Greatly admired by Barzun and Taylor, this sharply observed and elegantly phrased whodunit is set in the Hollywood movie colony at the height of its Golden Age. Its protagonist is Victoria, a successful screenwriter and novelist (and soon-to-be playwright) whose new husband is poised to break into the big time by producing a screen adaptation of one of her books. As she prepares for her thirty-fifth birthday, various crises, major and minor, start to appear before a murder styled after one in her book hits very close to home …
“It was one of those pretentious white stucco places called ‘Chateau This’ and ‘Villa That’ that rear themselves proudly against the backdrop of the low hills above Hollywood”
Victoria Jason is emancipated, successful and wealthy (she lives opposite Humphrey Bogart) and very much a self-made woman. Not a raving beauty perhaps (as she keeps being told, but then she does live in Hollywood …) but talented, creative and highly intelligent, with an almost forensic ability to see through people. She was married briefly and unhappily once before to a would-be writer and has recently wed again, this time to up-and-coming producer Albert Hime (yes, Lewis presumably had a vaguely royal notion in her head when she named her protagonists Victoria and Albert …). He recently made a success of a low-budget but stylish horror movie (in the fashion of Val Lewton’s Cat People), with her help. After their marriage he moved into her house and lived in the spare room on the understanding that work would always come first in the marriage. One evening, on the eve of her birthday, she has visits from young starlet Moira, who wants to play the lead in the adaptation of Victoria’s Ina Hart, the story of a woman who poisons her husband. But Victoria says she is far too young and immature for the part. Then Victoria’s oldest friend Beatrix turns up in a turmoil as her husband has discovered she has been having her affair. As usual, Victoria tells her what she really thinks and upsets her friend. Then Victoria’s ex-husband, the bizarrely named Sawn, turns up after an absence of ten years, clearly still hankering after her, not having realised she had remarried. That evening Victoria and Albert settle down for a meal and a coffee – the next morning she wakes up and discovers he has been killed with ant poison, just like in her novel. Enter the massive Inspector Tuck …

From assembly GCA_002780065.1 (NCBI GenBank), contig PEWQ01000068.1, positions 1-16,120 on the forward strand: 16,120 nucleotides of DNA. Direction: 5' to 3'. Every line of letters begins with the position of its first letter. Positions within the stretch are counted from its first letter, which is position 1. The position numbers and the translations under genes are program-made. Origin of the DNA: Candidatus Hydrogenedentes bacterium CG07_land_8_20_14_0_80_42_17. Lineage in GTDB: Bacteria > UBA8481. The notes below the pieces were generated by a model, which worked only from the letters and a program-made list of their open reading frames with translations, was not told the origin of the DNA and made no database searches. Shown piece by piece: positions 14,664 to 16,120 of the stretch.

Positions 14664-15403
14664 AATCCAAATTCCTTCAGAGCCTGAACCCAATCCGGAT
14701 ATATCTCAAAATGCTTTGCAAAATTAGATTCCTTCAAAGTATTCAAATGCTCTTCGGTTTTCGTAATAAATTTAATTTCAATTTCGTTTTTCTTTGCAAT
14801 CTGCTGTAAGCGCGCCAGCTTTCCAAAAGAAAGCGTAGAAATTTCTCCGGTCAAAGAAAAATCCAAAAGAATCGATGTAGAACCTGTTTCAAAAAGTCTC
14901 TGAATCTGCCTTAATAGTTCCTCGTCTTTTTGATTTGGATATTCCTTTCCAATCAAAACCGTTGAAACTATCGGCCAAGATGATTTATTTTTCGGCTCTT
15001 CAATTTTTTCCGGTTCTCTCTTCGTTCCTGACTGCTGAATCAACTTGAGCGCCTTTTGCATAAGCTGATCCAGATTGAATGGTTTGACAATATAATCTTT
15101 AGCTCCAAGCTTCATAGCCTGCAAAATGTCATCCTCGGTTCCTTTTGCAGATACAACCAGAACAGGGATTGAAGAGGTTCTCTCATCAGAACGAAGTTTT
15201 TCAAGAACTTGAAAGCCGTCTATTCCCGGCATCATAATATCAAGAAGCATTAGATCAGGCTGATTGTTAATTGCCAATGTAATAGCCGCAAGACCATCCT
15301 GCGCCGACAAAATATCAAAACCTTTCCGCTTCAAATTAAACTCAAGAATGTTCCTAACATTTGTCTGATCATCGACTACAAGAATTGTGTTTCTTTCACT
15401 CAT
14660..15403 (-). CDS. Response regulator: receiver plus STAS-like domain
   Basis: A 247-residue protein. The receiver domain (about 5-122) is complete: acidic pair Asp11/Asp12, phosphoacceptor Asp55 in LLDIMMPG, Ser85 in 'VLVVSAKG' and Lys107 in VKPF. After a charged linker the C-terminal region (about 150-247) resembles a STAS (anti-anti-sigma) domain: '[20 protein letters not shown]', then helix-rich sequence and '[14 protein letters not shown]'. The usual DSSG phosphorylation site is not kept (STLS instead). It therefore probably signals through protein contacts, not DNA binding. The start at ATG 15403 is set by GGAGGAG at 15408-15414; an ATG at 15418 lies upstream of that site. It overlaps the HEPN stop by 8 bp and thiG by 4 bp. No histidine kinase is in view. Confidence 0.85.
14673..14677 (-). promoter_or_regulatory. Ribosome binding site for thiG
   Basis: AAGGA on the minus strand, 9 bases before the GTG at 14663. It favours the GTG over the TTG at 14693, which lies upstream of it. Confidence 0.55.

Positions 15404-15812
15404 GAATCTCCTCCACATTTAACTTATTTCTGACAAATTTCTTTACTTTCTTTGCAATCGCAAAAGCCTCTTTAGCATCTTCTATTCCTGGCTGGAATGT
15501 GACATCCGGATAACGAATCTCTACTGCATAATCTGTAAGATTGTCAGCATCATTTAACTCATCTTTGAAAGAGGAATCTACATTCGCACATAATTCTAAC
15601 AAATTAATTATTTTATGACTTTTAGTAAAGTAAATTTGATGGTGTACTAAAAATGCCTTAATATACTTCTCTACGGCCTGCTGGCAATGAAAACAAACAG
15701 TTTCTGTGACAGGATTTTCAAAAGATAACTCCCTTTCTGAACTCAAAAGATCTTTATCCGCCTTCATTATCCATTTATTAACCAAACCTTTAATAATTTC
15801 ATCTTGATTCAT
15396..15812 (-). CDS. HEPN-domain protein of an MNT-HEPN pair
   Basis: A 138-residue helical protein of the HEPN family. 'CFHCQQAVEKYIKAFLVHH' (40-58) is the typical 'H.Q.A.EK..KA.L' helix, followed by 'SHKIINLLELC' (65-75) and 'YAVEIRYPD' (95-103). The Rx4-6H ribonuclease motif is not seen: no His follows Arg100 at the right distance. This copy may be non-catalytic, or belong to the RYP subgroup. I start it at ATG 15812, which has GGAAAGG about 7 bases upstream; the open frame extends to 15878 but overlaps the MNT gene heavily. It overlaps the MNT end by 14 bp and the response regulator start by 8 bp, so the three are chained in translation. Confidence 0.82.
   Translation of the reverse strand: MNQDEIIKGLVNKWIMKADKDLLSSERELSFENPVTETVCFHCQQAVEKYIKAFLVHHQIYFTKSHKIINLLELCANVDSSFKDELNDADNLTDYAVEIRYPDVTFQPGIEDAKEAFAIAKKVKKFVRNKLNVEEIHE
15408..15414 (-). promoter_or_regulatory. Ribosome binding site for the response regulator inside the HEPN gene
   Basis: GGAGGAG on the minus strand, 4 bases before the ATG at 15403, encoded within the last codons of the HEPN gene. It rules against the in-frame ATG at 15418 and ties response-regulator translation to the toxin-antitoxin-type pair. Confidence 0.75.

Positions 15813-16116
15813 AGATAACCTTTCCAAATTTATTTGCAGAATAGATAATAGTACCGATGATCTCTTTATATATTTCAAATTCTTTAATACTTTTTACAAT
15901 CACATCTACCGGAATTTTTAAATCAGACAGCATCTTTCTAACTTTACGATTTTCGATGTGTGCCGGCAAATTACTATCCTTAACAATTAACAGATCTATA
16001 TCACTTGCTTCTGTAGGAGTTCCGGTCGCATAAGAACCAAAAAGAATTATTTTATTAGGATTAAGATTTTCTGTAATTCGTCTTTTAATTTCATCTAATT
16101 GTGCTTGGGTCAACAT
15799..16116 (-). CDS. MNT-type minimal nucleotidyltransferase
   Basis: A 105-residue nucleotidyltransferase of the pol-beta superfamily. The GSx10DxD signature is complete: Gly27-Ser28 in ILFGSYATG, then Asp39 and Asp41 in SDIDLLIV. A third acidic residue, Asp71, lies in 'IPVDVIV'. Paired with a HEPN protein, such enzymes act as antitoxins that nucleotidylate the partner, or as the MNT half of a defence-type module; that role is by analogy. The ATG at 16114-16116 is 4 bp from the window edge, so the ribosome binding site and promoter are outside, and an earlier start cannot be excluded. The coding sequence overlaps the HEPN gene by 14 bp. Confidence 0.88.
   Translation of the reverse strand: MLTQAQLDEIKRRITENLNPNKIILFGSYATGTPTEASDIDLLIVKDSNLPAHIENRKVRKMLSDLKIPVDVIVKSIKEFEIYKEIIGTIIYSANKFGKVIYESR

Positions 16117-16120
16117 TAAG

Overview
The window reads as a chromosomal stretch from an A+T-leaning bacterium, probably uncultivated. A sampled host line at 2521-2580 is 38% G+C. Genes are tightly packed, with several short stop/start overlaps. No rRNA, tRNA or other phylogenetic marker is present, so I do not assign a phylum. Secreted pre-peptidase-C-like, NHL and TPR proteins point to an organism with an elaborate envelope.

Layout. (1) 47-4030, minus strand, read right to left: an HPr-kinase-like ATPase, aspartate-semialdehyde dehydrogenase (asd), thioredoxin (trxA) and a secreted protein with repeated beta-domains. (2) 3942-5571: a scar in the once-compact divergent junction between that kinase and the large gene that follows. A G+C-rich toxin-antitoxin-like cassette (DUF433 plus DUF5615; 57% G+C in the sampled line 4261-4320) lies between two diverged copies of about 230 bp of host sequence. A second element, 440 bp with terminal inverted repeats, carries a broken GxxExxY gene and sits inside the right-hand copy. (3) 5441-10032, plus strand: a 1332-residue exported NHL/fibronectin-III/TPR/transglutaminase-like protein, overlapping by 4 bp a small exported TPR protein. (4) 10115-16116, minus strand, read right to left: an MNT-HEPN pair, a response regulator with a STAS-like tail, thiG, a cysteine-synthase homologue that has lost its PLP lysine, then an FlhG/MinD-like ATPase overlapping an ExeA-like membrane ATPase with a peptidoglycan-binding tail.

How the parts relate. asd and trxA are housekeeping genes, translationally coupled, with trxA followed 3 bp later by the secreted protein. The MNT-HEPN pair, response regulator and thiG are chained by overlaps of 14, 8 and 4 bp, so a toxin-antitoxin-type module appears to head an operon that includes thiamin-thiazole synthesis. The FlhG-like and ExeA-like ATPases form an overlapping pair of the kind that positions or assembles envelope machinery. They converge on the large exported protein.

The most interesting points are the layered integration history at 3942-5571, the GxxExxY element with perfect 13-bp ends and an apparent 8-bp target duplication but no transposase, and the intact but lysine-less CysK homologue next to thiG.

“IT IS NOT OVER YET. YOU ARE GOING TO SUFFER NOW”
This is a book that with its small cast of suspects and obsessive detail about how the poison could have got in the coffee that killed Albert is highly reminiscent of Agatha Christie, though the acute character psychology is one we might more readily associate with the later work of Margaret Millar, while the lucid prose certainly ranks with the best of Sayers. And yet, despite the decent little mystery at its heart, this mostly reminds me of the early books of Allingham and Marsh in that the main interest is in the people and the milieu and not the crime. In fact once Tuck arrives the proceedings tend to get rather bogged down – but this isn’t too big a problem as Victoria is the true protagonist here and dominates the book.
“Hollywood is no longer a place of ermine toilet-seat covers and flagrant sin.”
Despite the approval of Barzun and Taylor, you won’t find Lange Lewis’ name in any of the standard reference works on crime and mystery (Symons, Pronzini, DeAndrea, Murphy etc) and it was only thanks to the superior expertise of the great John F Norris of Pretty Sinister Books that I learned of her work. Lewis was the pseudonym of Jane Lewis Brandt (1915-2003), who also wrote as ‘Jane Beynon’ and who, at the time, was married to sometime pulp author Mal Bissell (for further details, see the profile by Terence E. Hanley published here). The novel, though written during the war, has a slightly modern edge (it uses words like ‘lesbian’ and ‘virgin’ for instance) and Ed Gorman has written knowledgeably on this book, comparing Lewis’ work in The Birthday Murder very favourably with Raymond Chandler, which I understand but don’t quite share. The plot is that of an old-fashioned cosy and doesn’t always sit well with the fine character studies. But it is very well written, the main protagonist very well drawn – it loses points maybe because the detective element is not as well integrated as it could be, but this is a superior mystery all the same and well worth a look.
The Lieutenant Richard “The Moose” Tuck series
- Murder Among Friends (1942)
- Juliet Dies Twice (1943)
- Meat for Murder (1943)
- The Birthday Murder (1945)
- The Passionate Victim (1952)
I submit this review for Bev’s 2014 Golden Age Vintage Mystery Challenge bingo in the ‘food’ category as the whole plot revolved around a bowl of sugar: